Modulation of murine breast tumor vascularity, hypoxia and chemotherapeutic response by exercise.
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Exercise has been shown to improve postischemia perfusion of normal tissues; we investigated whether these effects extend to solid tumors. Estrogen receptor-negative (ER-, 4T1) and ER+ (E0771) tumor cells were implanted orthotopically into syngeneic mice (BALB/c, N = 11-12 per group) randomly assigned to exercise or sedentary control. Tumor growth, perfusion, hypoxia, and components of the angiogenic and apoptotic cascades were assessed by MRI, immunohistochemistry, western blotting, and quantitative polymerase chain reaction and analyzed with one-way and repeated measures analysis of variance and linear regression. All statistical tests were two-sided. Exercise statistically significantly reduced tumor growth and was associated with a 1.4-fold increase in apoptosis (sedentary vs exercise: 1544 cells/mm(2), 95% CI = 1223 to 1865 vs 2168 cells/mm(2), 95% CI = 1620 to 2717; P = .048), increased microvessel density (P = .004), vessel maturity (P = .006) and perfusion, and reduced intratumoral hypoxia (P = .012), compared with sedentary controls. We also tested whether exercise could improve chemotherapy (cyclophosphamide) efficacy. Exercise plus chemotherapy prolonged growth delay compared with chemotherapy alone (P < .001) in the orthotopic 4T1 model (n = 17 per group). Exercise is a potential novel adjuvant treatment of breast cancer.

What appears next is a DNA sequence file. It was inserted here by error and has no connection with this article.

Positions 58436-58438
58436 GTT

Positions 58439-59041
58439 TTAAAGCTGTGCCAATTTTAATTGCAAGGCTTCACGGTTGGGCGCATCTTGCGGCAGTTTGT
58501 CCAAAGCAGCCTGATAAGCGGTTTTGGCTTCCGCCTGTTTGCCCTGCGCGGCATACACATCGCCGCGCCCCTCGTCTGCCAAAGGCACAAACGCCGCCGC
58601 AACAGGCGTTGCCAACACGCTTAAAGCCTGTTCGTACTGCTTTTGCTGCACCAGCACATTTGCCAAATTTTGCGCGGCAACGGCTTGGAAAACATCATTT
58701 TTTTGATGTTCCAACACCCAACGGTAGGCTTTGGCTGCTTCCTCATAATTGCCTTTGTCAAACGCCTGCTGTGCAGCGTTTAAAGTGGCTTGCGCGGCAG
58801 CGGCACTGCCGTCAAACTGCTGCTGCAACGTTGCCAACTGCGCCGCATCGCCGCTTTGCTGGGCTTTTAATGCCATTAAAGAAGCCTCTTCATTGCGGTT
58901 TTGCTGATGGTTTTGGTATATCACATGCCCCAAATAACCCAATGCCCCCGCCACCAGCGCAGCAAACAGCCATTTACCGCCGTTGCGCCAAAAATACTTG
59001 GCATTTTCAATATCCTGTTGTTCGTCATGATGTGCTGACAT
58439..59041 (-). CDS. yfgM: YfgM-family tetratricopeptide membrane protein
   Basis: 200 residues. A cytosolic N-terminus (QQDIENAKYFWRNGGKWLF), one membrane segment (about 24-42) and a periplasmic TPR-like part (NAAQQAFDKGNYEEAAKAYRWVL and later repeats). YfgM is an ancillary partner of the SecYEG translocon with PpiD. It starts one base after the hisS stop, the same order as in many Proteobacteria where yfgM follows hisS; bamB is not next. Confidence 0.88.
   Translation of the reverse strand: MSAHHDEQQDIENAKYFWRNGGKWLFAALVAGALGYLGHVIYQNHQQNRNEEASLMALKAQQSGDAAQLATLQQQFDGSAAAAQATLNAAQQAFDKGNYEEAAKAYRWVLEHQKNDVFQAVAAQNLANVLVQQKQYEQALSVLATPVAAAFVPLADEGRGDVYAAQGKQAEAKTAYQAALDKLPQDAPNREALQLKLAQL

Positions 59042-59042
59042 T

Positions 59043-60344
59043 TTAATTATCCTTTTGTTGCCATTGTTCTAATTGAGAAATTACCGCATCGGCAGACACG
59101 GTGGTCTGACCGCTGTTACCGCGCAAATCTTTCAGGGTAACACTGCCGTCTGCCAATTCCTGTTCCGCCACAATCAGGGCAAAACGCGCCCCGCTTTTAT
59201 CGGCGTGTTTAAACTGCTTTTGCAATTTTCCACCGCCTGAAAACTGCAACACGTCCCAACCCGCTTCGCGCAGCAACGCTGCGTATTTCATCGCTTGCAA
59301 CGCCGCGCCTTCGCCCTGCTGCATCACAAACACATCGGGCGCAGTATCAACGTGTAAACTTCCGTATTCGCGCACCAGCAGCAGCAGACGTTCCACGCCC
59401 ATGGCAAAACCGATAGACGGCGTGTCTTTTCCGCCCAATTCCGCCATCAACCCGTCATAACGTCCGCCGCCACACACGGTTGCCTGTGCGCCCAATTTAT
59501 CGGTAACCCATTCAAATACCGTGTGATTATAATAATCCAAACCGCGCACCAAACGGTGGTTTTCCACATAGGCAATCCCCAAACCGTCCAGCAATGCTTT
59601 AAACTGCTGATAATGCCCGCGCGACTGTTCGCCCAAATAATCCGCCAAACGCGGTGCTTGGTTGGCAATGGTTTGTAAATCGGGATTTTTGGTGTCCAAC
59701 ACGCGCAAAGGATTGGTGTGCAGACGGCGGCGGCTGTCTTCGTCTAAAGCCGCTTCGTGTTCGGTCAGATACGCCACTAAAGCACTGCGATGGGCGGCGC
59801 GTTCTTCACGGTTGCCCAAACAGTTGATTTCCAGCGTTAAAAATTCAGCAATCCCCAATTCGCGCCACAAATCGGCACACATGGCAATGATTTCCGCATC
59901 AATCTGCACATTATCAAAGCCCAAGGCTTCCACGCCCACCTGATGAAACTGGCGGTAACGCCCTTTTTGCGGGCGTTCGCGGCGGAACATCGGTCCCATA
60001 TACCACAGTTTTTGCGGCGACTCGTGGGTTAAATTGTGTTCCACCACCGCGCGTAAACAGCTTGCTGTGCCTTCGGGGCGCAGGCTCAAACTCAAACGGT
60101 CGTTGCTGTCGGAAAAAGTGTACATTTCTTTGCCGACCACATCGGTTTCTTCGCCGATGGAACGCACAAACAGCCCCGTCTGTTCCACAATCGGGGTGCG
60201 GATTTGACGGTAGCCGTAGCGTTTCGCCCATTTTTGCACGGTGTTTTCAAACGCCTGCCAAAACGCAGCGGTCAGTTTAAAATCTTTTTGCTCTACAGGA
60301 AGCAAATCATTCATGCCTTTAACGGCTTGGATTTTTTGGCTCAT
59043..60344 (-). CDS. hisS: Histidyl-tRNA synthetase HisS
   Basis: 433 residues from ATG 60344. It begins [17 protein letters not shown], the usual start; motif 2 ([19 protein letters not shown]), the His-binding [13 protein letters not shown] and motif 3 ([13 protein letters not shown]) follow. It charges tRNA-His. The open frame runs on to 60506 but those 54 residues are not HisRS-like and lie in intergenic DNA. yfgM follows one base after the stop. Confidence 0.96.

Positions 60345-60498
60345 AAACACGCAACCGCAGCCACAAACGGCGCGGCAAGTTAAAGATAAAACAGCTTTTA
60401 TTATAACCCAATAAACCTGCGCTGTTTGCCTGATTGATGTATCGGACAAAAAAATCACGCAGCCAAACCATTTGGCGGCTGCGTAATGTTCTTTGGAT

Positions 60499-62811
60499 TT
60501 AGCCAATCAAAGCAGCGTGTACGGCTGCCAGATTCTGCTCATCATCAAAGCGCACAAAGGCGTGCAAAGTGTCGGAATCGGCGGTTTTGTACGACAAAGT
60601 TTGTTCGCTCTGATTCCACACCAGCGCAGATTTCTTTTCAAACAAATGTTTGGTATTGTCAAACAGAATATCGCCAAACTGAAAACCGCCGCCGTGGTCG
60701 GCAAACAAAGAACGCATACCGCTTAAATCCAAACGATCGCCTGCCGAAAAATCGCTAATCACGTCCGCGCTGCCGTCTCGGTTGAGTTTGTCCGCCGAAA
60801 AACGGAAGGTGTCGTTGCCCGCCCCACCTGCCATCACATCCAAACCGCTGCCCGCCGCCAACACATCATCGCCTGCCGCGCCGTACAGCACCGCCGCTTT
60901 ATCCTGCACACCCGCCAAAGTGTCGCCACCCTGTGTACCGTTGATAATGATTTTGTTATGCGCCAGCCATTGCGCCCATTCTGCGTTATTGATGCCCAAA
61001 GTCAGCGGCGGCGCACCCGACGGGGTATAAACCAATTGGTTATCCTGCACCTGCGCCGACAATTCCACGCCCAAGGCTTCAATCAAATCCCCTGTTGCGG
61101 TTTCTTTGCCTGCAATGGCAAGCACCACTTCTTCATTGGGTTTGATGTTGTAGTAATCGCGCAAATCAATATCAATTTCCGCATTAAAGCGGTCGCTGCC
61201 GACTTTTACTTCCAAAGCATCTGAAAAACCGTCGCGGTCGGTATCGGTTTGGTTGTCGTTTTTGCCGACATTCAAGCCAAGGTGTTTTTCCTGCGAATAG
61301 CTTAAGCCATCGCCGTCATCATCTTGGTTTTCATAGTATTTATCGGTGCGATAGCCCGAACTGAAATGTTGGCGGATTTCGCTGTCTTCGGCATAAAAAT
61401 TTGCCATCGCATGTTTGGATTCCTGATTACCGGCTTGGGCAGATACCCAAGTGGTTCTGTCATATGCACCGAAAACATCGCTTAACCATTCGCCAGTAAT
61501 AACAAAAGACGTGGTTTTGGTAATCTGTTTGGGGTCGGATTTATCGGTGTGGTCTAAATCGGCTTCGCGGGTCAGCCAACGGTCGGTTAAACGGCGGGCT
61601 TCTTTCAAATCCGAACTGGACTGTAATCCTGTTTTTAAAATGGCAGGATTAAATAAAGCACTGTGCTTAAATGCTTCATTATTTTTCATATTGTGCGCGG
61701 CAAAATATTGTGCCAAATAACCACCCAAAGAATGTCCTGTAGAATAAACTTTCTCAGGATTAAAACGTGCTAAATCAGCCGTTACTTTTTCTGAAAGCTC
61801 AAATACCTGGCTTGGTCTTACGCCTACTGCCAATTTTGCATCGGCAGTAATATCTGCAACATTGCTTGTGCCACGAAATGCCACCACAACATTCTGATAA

SubjectAnalysis of Variance
Antineoplastic Agents, Alkylating
Cell Line, Tumor
Mammary Neoplasms, Experimental
Mice, Inbred BALB C
Published Version (Please cite this version)10.1093/jnci/djv040
Publication InfoBetof, AS; Devi, GR; Dewhirst, Mark Wesley; Jones, LW; Landon, C; Lascola, Christopher David; ... Weitzel, D (2015). Modulation of murine breast tumor vascularity, hypoxia and chemotherapeutic response by exercise. J Natl Cancer Inst, 107(5). 10.1093/jnci/djv040. Retrieved from http://hdl.handle.net/10161/12580.
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Gustavo S. Montana Professor of Radiation Oncology, in the School of Medicine
Mark W. Dewhirst, DVM, PhD is the Gustavo S. Montana Professor of Radiation Oncology and Vice Director for Basic Science in the Duke Cancer Institute. Dr. Dewhirst has research interests in tumor hypoxia, angiogenesis, hyperthermia and drug transport. He has spent 30 years studying causes of tumor hypoxia and the use of hyperthermia to treat cancer. In collaboration with Professor David Needham in the Pratt School of Engineering, he has developed a novel thermally sensitive drug carrying liposom
Associate Professor of Radiology
Associate Professor of Radiation Oncology
Greg Palmer obtained his B.S. in Biomedical Engineering from Marquette University in 2000, after which he obtained his Ph.D. in BME from the University of Wisconsin, Madison. He is currently an Associate Professor in the Department of Radiation Oncology, Cancer Biology Division at Duke University Medical Center. His primary research focus has been identifying and exploiting the changes in absorption, scattering, and fluorescence properties of tissue associated with cancer progression and therape
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